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October 4, 2003

John Burkett

Bill Mueller


Q. Bill, how many other guys have had this haircut now?

BILL MUELLER: I don't know. I think we're going to see. It's an ongoing process.

Q. You both have played for a lot of managers. Talk a little bit about Grady Little and what you like about his managerial style and what you noticed about it. Bill first.

BILL MUELLER: John, you being the veteran, I'll let you lead and then I'll follow.

JOHN BURKETT: For me, I've had four or five managers in my career, and I think Grady best compares to Bobby Cox. I think he took a lot from him and passed on his knowledge coming to the Boston Red Sox. He is a very laid back guy at times, and other times you can see him antsy over there at the edge of the dugout, and he gets excited about the games too. I think every person in here loves playing for him. I think that was the experience over in Atlanta also, the players have an extra passion to win for their manager. That's definitely the case here.

BILL MUELLER: Actually, I'm right along the same lines as Burky. Every guy wants to play for Grady. And I think when you get down to this time of the year, obviously in September with the playoff drive, I think that you have to take that into account if you're agreeing with his moods and how he's conducted the team up to that point. And you can see the guys that want to rally around a manager, and you can see teams that fall apart at the end. I definitely am a firm believer that guys like and enjoy that Grady is here. And for the other managers I played for, everyone wants to rally around those men and play hard for them.

Q. Would you talk a little bit, John, about the season...where you came from earlier in the season and now you're on the threshold of pitching in a postseason?

JOHN BURKETT: My thought process every season when I come to Spring Training is to pitch well enough to get an opportunity to pitch big games at the end of the season. Hopefully those games become World Series games. This year is no exception. This year I came to Spring Training ready to go, unfortunately I struggled out of the gate. There was a lot of talk about me being released and things like that earlier in the season. I just kept my mind about me and kept working and trying to get to the point where I wanted to get, and throwing good ballgames and keep us in the game. And I've been able to do that. We've been able to put up some wins in games that I pitched. 7th, 8th, 9th innings we scored a lot of runs. And here we are with an opportunity to pitch in a playoff game, and I'm looking forward to it. I think we'll win tonight, and I look forward to that pitch opportunity tomorrow.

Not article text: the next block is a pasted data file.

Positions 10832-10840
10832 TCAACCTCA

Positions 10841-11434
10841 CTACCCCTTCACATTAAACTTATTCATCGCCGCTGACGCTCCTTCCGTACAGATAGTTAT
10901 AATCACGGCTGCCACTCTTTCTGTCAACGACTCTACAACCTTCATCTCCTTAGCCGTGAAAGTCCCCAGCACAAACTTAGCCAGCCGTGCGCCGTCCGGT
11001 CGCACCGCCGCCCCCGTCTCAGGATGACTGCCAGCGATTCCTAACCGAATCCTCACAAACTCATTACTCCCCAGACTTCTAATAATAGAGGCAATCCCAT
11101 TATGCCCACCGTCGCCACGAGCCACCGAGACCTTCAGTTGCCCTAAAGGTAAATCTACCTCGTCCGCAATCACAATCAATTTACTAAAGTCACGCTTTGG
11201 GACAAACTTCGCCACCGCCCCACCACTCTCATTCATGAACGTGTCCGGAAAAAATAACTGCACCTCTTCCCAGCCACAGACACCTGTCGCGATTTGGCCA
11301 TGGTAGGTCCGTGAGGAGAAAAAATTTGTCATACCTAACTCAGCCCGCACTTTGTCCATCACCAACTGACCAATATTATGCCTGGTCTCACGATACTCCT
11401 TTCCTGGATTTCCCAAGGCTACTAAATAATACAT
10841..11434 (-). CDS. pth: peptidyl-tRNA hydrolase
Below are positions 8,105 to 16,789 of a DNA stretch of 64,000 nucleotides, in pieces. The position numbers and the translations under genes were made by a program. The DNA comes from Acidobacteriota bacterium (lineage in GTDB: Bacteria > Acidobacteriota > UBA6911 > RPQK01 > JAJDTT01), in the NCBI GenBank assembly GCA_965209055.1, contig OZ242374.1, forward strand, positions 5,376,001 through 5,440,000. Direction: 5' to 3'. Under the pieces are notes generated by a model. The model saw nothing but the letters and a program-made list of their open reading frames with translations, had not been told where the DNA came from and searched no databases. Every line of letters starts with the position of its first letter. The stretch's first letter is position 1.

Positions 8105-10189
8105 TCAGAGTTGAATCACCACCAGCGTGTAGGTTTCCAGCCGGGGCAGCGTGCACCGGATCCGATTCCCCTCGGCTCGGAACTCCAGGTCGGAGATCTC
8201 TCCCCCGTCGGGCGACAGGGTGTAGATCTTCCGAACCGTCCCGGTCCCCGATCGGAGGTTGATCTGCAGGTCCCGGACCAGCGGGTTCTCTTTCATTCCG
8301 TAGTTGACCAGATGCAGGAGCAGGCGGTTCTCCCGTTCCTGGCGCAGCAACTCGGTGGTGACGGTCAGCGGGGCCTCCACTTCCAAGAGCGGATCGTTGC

Q. Getting back to what you talked about Grady, are the guys in the dugout surprised that he's coming back next year?

BILL MUELLER: I think a lot of us know that this game is a business, and those decisions are management decisions. And it's out of our control, and obviously it's an issue between him and the management. So whenever they decide to do things, I'm sure that it will be a good decision and best for the organization. What we have to say or what we feel or what we think is secondary to what, obviously, they're going to do.

Q. In addition to the scouting reports, when you're watching these past two games against Oakland, are you taking mental notes?

JOHN BURKETT: I think you have to observe the games. In a playoff situation, some guys react differently than others. Sometimes a guy can be more aggressive than he is in the regular season, and maybe you can take advantage of that. I definitely observe the games and watch real closely and try to pick those guys out, as well as maybe the guys that stay the same or even more patient at times in playoff games. And also I'll go by my past history. Past history has more to do with your game plan than anything else. For me, to watch Derek Lowe pitch tonight, I have to observe his game and how he pitches to them. But I can't pitch like Derek Lowe. You pick and choose the things that you think are going to help you and then go about doing your homework and preparing for your game. The most important thing is your past history in the way you approach each hitter. I look at their weaknesses and strengths and match them up.